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NKSD hires appraiser to determine value of 2 sites
POULSBO — Two properties owned by the North Kitsap School District will be appraised for their market value in the near future.
The district will pay Gary Lyman of Richards & Associates $15,000 for the appraisals. The two properties are the Island Lake property in Silverdale and the district’s administrative offices at the end of Caldart Avenue in Poulsbo.
The appraisals will take approximately two months.
Breidablik Elementary was originally planned to be appraised, but North Kitsap School Board President Dan Weedin said it is not necessary because the property does not have a high commercial value. Not having Breidablik appraised could save the district money, but Weedin was not sure how much — the appraiser’s bid was already a good price, he said.
The Island Lake property has trees that could potentially be sold for timber. The timber could bring in an estimated $100,000, according to David Dumpert, the district’s director of facility maintenance, operations and capital programs. However, after permitting, logging and restoration, the district could expect to receive between $40,000 and $60,000 from the trees. Not all the trees are marketable, because the area was logged 35-40 years ago.
The district offices and Breidablik could be sold as well. However, because of how Breidablik is zoned, there is no need to appraise it, board director Bill Webb said during the March 28 board meeting. Breidablik, Webb said, is not a good sale alternative.
Breidablik is zoned rural residential. If the district sold the property, a developer could build one home per acre.
Ditto for the Island Lake property, which is zoned for one home per 5 acres, according to district Superintendent Patty Page.
The three-acre property where the district offices are located is zoned low residential. A developer could build four to five homes per acre.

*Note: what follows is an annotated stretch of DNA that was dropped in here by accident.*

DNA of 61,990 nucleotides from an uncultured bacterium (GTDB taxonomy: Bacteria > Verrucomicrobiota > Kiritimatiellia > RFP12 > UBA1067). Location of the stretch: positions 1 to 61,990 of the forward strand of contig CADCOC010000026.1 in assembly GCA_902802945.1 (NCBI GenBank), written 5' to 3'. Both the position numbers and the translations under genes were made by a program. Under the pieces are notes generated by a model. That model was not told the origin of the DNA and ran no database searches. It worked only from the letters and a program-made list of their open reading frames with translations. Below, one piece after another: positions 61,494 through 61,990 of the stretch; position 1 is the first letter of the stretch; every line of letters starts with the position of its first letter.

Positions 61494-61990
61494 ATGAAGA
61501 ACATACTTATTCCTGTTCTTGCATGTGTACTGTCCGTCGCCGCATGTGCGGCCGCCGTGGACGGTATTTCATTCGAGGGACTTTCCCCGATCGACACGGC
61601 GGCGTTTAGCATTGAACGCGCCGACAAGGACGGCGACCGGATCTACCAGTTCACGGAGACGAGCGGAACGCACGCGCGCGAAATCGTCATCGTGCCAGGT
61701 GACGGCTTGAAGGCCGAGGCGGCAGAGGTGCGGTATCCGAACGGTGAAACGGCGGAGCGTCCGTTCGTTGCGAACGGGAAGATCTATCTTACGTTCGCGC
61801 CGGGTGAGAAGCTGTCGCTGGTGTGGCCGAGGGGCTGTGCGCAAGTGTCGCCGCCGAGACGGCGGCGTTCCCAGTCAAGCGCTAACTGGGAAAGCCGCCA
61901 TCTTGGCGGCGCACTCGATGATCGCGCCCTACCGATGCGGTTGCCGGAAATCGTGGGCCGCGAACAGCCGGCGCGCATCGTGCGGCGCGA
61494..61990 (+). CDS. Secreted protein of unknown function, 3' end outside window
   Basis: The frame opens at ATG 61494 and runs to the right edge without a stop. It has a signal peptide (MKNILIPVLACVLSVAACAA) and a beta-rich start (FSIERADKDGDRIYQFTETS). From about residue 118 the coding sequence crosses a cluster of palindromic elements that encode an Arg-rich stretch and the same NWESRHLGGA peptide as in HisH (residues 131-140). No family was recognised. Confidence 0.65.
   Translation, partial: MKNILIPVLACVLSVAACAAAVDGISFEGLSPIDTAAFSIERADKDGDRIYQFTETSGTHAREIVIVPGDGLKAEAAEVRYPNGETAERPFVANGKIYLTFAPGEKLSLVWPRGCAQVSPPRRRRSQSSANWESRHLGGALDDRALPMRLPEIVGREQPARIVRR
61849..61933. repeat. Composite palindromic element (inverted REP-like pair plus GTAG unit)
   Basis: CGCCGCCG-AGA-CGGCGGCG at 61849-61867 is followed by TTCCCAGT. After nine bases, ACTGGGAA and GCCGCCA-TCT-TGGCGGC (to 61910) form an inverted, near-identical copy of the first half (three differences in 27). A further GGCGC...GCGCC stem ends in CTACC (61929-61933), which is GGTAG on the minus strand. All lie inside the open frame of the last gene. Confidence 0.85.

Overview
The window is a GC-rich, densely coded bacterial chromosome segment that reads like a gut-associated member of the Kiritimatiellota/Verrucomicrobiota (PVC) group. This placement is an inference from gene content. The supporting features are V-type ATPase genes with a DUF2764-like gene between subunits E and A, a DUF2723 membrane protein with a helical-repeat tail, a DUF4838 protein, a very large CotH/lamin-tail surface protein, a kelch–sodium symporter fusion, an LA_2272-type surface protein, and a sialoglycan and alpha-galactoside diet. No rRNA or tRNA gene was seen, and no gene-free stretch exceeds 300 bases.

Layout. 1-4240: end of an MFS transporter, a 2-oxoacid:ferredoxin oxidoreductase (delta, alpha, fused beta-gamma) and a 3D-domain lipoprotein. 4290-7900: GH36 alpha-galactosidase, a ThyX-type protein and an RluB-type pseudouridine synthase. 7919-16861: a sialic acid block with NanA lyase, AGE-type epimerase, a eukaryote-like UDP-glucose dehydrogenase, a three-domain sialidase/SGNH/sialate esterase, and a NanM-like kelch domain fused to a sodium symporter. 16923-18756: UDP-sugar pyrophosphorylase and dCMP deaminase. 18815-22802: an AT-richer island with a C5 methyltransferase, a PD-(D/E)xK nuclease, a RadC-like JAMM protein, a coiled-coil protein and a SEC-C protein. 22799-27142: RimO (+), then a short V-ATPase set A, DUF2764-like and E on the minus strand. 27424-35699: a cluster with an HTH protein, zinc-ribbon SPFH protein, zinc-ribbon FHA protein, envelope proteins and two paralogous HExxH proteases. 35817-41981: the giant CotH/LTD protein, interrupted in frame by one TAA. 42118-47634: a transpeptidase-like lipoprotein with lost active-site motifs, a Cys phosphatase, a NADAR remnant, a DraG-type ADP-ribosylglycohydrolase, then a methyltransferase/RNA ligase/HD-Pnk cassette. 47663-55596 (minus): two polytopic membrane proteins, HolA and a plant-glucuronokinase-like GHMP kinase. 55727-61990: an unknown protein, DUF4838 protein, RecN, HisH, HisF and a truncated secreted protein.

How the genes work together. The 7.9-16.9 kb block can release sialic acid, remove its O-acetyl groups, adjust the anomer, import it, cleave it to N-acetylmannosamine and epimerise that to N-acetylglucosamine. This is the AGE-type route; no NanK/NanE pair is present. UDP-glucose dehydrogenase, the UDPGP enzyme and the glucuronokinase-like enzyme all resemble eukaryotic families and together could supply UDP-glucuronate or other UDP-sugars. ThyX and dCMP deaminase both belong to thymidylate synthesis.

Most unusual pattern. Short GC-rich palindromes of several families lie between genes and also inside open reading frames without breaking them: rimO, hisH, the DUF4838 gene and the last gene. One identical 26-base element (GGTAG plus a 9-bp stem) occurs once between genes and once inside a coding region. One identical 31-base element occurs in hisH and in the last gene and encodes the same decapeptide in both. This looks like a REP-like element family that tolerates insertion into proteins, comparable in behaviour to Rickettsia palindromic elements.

The district is looking at a potential $3 million deficit in the 2013-14 school year, according to a recent report by interim finance director Debra Angst.
The district could apply with the county for a rezone of the Island Lake property. Rezoning could allow construction of more homes per acre, which would make it more attractive to a developer. However, rezoning would include connecting the property to utilities, such as sewer, which would take time and cost the district money.
Webb said a more realistic timeframe to sell the Island Lake property is 2016.
“I wouldn’t want to sell Island Lake for 10 to 20 percent of the value if we could figure out better ways to sell it,” Webb said.
During the discussion, which will continue during board meetings, Webb said one plan could be relocating the district office and figuring out how to sell it. That would also give the district time to decide what to do with the Island Lake property.
“My early thoughts are looking at selling the district property soon, and relocating into Breidablik,” Webb said.
If the district moved into Breidablik, that would require repairs to the building. According to district documents, Breidablik needs about $690,000 in total repairs. Repairs include the septic system, for an estimated $30,000; and a new roof — similar to that of Wolfle Elementary — for almost $500,000.
The district could potentially use the money made from selling the district offices to do any necessary work on Breidablik, Page said.
Page said moving the district office to Breidablik is a possibility, however, she said it is “a little premature to do the ‘what ifs.’ ” The discussions are just beginning, she said.
Speaking for himself and not the board, Weedin said he would like to see the Island Lake and administrative properties sold. Weedin would like the district office to move to Breidablik, he said.
Because it is cheaper to renovate a building while there is nobody using it, the district could do any necessary renovations to Breidablik prior to moving in. Plus, the district can’t sell the district offices without having a place to move staff, Weedin said.
Everything is still in the air, Weedin said.
Properties are expected to be a topic of discussion with the board for a while, Page said.